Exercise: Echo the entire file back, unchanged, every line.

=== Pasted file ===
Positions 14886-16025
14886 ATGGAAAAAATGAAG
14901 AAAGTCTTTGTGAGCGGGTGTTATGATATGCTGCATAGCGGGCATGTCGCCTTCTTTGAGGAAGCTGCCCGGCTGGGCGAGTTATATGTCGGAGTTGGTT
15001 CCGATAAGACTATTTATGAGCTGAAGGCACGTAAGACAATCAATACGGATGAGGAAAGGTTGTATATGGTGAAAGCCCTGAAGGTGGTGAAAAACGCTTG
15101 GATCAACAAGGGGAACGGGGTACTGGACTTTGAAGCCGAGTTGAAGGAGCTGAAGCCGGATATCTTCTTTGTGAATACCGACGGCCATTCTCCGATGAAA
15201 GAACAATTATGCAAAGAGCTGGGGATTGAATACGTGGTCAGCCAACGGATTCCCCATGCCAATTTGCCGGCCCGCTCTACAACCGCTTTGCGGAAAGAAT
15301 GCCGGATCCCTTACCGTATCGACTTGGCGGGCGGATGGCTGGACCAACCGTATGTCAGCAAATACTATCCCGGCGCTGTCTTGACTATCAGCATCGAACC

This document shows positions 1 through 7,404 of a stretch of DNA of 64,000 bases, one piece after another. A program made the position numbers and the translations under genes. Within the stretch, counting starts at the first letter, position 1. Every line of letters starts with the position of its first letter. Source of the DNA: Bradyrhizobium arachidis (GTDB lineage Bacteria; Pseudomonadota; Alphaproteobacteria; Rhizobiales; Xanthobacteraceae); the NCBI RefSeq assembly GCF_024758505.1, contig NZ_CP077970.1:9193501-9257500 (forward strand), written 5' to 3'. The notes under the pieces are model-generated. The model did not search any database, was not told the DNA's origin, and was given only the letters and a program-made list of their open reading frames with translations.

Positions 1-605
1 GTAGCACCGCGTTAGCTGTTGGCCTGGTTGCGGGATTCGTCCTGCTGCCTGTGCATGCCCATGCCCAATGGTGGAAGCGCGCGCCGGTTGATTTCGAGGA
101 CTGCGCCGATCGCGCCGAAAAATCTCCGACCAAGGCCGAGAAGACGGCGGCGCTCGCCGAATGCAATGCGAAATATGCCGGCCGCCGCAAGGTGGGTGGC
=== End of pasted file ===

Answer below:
Positions 14886-16025
14886 ATGGAAAAAATGAAG
14901 AAAGTCTTTGTGAGCGGGTGTTATGATATGCTGCATAGCGGGCATGTCGCCTTCTTTGAGGAAGCTGCCCGGCTGGGCGAGTTATATGTCGGAGTTGGTT
15001 CCGATAAGACTATTTATGAGCTGAAGGCACGTAAGACAATCAATACGGATGAGGAAAGGTTGTATATGGTGAAAGCCCTGAAGGTGGTGAAAAACGCTTG
15101 GATCAACAAGGGGAACGGGGTACTGGACTTTGAAGCCGAGTTGAAGGAGCTGAAGCCGGATATCTTCTTTGTGAATACCGACGGCCATTCTCCGATGAAA
15201 GAACAATTATGCAAAGAGCTGGGGATTGAATACGTGGTCAGCCAACGGATTCCCCATGCCAATTTGCCGGCCCGCTCTACAACCGCTTTGCGGAAAGAAT
15301 GCCGGATCCCTTACCGTATCGACTTGGCGGGCGGATGGCTGGACCAACCGTATGTCAGCAAATACTATCCCGGCGCTGTCTTGACTATCAGCATCGAACC

This document shows positions 1 through 7,404 of a stretch of DNA of 64,000 bases, one piece after another. A program made the position numbers and the translations under genes. Within the stretch, counting starts at the first letter, position 1. Every line of letters starts with the position of its first letter. Source of the DNA: Bradyrhizobium arachidis (GTDB lineage Bacteria; Pseudomonadota; Alphaproteobacteria; Rhizobiales; Xanthobacteraceae); the NCBI RefSeq assembly GCF_024758505.1, contig NZ_CP077970.1:9193501-9257500 (forward strand), written 5' to 3'. The notes under the pieces are model-generated. The model did not search any database, was not told the DNA's origin, and was given only the letters and a program-made list of their open reading frames with translations.

Positions 1-605
1 GTAGCACCGCGTTAGCTGTTGGCCTGGTTGCGGGATTCGTCCTGCTGCCTGTGCATGCCCATGCCCAATGGTGGAAGCGCGCGCCGGTTGATTTCGAGGA
101 CTGCGCCGATCGCGCCGAAAAATCTCCGACCAAGGCCGAGAAGACGGCGGCGCTCGCCGAATGCAATGCGAAATATGCCGGCCGCCGCAAGGTGGGTGGC